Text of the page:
Since we’re in the midst of celebrating World Poetry Day, let’s discuss the patron saint of poets himself. You may know him by his Gaelic name (Colmcille)? Or perhaps its Latin equivalent (Columba). This historic figure’s influence can still be felt in Scotland today – and, this year, HES are participating in an extensive celebration of St Columba’s life and legacy, demarcating the 1500th anniversary of his birth.
As a poet myself, I’ve been invited to join the celebration as writer-in-residence for HES. My goal is to publish a short portfolio of poems which engage with Columba’s impact on Scotland. I’m incredibly excited to be exploring and responding to one of the most significant figures in early Scottish history. Today, I wanted to share a little of what I’ve learned from the experience so far.
“A Brief Narrative of His Great Miracles”
One of the most fascinating things about St Columba is the degree to which the man and the myth are entwined. Much of what we know of him comes from the Vitae Columbae. This was written by Adomnán of Iona roughly a century after Columba’s death. Over time, myriad retellings and reinterpretations have expanded and exaggerated the figure presented in Adomnán’s work. And we should bear in mind Adomnán’s writings are an exaggerated depiction of a man he never met.
It is difficult, then, to separate fact and fiction when examining St. Columba. But this should be understood in the context of history. The fact that we know anything about a man who died more than a millennium ago is a testament to his unique influence, both then and now.
But what do we actually know about St. Columba? He was born and raised in Ireland, where he studied under monks, bards, and other learned figures. In 563 he set sail for Scotland. Some sources describe this as a willing pilgrimage; others suggest Columba was exiled from Ireland following disputes with fellow priests and scholars.
What we can be sure of is that he settled on the island of Iona. There – along with his twelve travelling companions – he founded a monastery. This monastery would come to wield not only significant religious influence, but also a considerable degree of political and cultural power.
The patron saint of poets
It’s fitting that Columba is venerated today as patron saint of poets; Iona Abbey was a vital institution in the production of literature in Scotland. Like other monasteries, the monks of Iona would have taught reading and writing to the brothers within their community. They also curated libraries, bringing together and copying books from across Christendom. There is also some evidence that they encouraged communication between the various peoples who inhabited the country at the time, although this communication was not necessarily written.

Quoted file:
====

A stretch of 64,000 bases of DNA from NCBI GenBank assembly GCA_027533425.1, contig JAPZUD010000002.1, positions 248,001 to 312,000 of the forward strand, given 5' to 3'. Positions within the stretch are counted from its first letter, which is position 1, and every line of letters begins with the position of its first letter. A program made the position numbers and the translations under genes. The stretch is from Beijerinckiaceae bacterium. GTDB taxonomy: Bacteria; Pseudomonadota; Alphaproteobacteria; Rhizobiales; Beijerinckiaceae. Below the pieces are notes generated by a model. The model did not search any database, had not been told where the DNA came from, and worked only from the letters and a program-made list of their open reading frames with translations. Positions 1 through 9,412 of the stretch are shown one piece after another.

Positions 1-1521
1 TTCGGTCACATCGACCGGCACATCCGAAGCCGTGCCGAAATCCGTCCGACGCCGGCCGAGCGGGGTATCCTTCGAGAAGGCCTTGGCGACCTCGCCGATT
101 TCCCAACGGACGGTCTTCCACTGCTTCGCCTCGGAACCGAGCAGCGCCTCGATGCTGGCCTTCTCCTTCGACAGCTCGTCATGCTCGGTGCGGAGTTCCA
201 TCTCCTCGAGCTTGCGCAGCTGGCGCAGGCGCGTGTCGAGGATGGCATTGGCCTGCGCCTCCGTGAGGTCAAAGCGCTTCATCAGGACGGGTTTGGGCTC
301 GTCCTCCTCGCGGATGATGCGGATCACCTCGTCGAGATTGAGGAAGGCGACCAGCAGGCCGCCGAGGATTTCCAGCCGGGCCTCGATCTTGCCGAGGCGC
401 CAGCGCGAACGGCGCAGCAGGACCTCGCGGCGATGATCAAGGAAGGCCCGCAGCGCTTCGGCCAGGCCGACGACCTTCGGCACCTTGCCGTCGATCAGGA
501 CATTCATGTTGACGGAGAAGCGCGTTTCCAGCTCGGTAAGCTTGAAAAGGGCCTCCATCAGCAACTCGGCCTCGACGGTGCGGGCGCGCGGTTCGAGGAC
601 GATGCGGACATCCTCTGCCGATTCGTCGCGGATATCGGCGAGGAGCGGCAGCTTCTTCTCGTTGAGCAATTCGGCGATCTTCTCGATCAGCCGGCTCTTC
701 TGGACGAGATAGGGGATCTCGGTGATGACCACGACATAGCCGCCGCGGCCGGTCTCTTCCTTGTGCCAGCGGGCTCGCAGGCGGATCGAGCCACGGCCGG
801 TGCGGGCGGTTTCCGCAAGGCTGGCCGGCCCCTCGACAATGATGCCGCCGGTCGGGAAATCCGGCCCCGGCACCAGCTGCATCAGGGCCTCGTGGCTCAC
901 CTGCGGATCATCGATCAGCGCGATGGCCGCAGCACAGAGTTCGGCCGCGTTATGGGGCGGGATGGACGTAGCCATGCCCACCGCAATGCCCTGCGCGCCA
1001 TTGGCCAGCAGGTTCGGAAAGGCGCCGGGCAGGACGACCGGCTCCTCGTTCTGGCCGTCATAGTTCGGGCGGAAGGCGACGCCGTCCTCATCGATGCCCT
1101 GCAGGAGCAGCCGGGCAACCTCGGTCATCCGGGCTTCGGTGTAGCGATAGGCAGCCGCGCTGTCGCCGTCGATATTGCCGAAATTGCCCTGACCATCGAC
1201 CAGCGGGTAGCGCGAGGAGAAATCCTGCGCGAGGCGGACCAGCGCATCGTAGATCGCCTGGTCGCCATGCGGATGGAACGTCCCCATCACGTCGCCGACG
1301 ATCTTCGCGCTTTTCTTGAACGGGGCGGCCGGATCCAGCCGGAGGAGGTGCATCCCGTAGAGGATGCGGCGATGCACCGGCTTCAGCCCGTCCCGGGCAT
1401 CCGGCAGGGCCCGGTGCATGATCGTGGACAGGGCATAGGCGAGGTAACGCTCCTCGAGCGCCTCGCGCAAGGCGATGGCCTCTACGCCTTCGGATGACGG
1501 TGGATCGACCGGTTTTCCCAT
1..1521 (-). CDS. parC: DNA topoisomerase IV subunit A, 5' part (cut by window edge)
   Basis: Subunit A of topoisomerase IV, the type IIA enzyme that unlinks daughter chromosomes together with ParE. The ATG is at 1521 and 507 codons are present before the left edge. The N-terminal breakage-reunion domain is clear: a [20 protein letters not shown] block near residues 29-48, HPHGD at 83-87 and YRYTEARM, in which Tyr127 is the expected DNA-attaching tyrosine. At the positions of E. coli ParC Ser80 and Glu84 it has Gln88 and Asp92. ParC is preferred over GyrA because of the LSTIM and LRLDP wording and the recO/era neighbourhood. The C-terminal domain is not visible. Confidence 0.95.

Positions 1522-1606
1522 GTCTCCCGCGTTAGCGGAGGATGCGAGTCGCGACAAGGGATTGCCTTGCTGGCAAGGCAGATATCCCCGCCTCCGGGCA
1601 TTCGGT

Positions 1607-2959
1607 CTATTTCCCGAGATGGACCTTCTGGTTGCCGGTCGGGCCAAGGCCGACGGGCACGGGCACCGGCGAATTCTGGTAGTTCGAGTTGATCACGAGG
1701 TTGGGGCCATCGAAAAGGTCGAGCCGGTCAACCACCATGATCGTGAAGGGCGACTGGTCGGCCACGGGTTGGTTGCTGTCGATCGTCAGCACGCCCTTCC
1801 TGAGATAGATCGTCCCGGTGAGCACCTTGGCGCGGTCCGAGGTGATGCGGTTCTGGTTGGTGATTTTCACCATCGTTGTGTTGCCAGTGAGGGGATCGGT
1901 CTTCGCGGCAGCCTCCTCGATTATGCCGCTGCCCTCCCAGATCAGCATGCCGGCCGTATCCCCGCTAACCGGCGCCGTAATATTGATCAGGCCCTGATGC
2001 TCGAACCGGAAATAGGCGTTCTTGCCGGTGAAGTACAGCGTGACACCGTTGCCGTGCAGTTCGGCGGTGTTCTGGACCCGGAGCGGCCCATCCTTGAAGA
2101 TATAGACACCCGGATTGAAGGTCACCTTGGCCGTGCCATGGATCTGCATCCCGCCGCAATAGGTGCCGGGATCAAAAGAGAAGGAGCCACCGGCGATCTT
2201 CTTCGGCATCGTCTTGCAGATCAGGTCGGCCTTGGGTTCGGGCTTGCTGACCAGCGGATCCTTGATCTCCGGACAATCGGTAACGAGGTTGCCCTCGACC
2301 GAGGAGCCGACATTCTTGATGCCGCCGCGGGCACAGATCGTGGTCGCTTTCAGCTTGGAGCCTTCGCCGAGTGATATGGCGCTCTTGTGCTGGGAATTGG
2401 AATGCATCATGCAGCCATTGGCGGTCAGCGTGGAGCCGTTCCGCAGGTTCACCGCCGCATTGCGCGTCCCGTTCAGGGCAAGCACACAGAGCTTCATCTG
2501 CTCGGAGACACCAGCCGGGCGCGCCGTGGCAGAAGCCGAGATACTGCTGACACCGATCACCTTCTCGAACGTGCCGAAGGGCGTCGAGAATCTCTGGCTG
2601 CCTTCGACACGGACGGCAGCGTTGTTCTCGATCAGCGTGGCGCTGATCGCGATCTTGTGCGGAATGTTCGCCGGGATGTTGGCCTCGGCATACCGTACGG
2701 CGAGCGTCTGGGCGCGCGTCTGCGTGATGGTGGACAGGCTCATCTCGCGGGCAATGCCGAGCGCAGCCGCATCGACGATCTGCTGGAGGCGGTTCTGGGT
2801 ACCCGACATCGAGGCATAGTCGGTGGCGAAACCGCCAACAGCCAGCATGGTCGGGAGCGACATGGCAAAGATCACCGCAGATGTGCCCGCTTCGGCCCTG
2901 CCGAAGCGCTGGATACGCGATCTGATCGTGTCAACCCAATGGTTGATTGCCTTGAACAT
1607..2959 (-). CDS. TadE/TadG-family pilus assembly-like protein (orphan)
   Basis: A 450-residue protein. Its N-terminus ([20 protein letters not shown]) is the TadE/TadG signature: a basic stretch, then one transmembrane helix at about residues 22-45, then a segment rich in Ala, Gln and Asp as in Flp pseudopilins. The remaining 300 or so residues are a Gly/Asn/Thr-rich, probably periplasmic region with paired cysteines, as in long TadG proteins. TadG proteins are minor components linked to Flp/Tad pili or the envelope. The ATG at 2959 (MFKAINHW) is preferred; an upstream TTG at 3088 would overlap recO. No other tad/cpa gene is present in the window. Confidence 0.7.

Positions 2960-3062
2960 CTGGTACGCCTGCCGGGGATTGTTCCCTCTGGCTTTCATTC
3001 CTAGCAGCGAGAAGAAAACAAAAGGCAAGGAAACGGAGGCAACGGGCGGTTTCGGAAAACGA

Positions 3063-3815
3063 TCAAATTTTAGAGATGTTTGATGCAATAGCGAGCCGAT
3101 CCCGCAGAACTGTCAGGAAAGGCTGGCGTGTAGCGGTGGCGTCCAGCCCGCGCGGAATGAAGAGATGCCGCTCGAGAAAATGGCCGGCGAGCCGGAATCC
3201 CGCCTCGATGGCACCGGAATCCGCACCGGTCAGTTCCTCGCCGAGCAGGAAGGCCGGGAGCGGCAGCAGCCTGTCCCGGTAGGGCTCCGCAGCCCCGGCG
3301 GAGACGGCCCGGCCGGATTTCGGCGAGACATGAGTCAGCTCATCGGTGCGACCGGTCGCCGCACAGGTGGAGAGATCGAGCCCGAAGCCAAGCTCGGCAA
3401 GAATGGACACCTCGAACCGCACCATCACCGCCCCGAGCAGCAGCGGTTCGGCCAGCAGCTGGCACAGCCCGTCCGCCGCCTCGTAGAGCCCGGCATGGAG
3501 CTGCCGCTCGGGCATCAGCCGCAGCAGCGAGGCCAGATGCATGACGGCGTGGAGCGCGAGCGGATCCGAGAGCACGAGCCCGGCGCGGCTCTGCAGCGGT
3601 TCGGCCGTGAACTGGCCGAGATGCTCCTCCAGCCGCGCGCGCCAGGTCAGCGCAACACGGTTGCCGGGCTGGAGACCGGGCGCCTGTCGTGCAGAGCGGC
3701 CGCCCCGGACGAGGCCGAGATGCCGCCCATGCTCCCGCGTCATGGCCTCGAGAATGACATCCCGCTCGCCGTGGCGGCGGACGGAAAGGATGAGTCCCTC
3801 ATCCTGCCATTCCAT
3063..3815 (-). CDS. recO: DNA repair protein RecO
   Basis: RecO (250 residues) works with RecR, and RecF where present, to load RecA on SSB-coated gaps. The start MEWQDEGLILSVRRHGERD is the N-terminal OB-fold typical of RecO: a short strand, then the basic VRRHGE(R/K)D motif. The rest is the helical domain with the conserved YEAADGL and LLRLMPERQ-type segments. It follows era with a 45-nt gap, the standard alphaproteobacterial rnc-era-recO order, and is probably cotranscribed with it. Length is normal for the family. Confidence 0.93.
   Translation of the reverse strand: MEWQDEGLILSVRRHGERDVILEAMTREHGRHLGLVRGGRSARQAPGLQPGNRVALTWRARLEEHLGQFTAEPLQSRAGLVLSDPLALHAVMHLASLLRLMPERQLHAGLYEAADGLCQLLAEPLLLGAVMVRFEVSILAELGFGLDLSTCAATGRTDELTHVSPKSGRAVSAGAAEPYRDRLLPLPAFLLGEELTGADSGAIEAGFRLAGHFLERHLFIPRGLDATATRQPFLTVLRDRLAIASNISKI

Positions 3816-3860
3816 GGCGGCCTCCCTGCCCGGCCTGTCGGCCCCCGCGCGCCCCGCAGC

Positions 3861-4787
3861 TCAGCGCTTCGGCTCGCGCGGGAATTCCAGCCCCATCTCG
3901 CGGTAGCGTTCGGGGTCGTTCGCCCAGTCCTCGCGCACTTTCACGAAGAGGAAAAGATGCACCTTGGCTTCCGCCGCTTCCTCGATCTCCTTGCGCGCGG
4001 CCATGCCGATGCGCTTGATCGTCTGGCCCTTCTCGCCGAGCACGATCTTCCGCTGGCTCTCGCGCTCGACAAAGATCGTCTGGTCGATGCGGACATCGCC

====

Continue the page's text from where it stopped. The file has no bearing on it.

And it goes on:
In 575 Columba spoke at the assembly of Druim Cetta in defence of poets facing criticism from the Irish ruling class. He’s also often credited as a poet himself (although we can’t know for certain if the poems traditionally attributed to him are truly his work). More than that, though, it’s fitting because to my eye St. Columba strikes quite a poetic figure: the man who sailed into Scotland from across the sea and taught languages, spread religion, advised kings, and – if we take Adomnán at his word – banished a monster from the river Ness with a prayer. Honouring such a legacy through poetry seems only appropriate.
Celebrating St Columba in Lockdown
In my attempts to begin compiling a collection of poems engaging with St. Columba, I initially felt overwhelmed. The broad and compelling range of narratives associated with him makes it difficult to know where to begin.
Inspired by previous research I’d done into poetry as cartography, I decided to structure my burgeoning collection around the physical locations in Scotland which have some historic association with Columba. The cave where he took shelter following his departure from Ireland and the site of the early church at Dunkeld where his relics were moved to to keep them safe from Viking raiders are just two of the “stops” on the map.
As part of this project, HES is putting together a digital map of Scotland. This map will blend information on the history and significance of these various sites with excerpts from my poetry. This is one aspect of the celebration I’m particularly excited for.
Of course, the ongoing COVID-19 crisis has impacted this project. I had hoped to visit at least some of these significant places for myself, but that seems unlikely to be possible for the foreseeable future. More practically, the physical and social isolation of the current stay-at-home environment has been difficult for me to contend with, as it has been for all of us.
It’s my hope that the collection, and the accompanying map, will provide readers with a fresh perspective on historic Scottish landmarks. Especially at a time when these locations themselves are inaccessible.
We are also in the process of organising writing workshops, hosted digitally by HES. These will provide a more active opportunity for people to engage with and respond to Columba’s legacy on their own terms.
Find out more about St Columba
If anything I’ve mentioned here has sparked your interest, I’d highly recommend diving a little deeper into the lore surrounding St. Columba.
You could learn a little more about his encounter with ‘Nessie’, for example, or investigate the wonderfully-named St. Columba’s Pillow. Similarly, you could try a virtual day out at Iona Abbey.
We’d love for you to join in the celebration by sharing what you learn on social media. Use the hashtag #Colmcille1500 to commemorate poetry’s very own patron saint.
Alex Aldred is working as writer-in-residence for HES, as part of our Celebrating Columba project. He is currently studying towards his PhD in creative writing at the University of Edinburgh.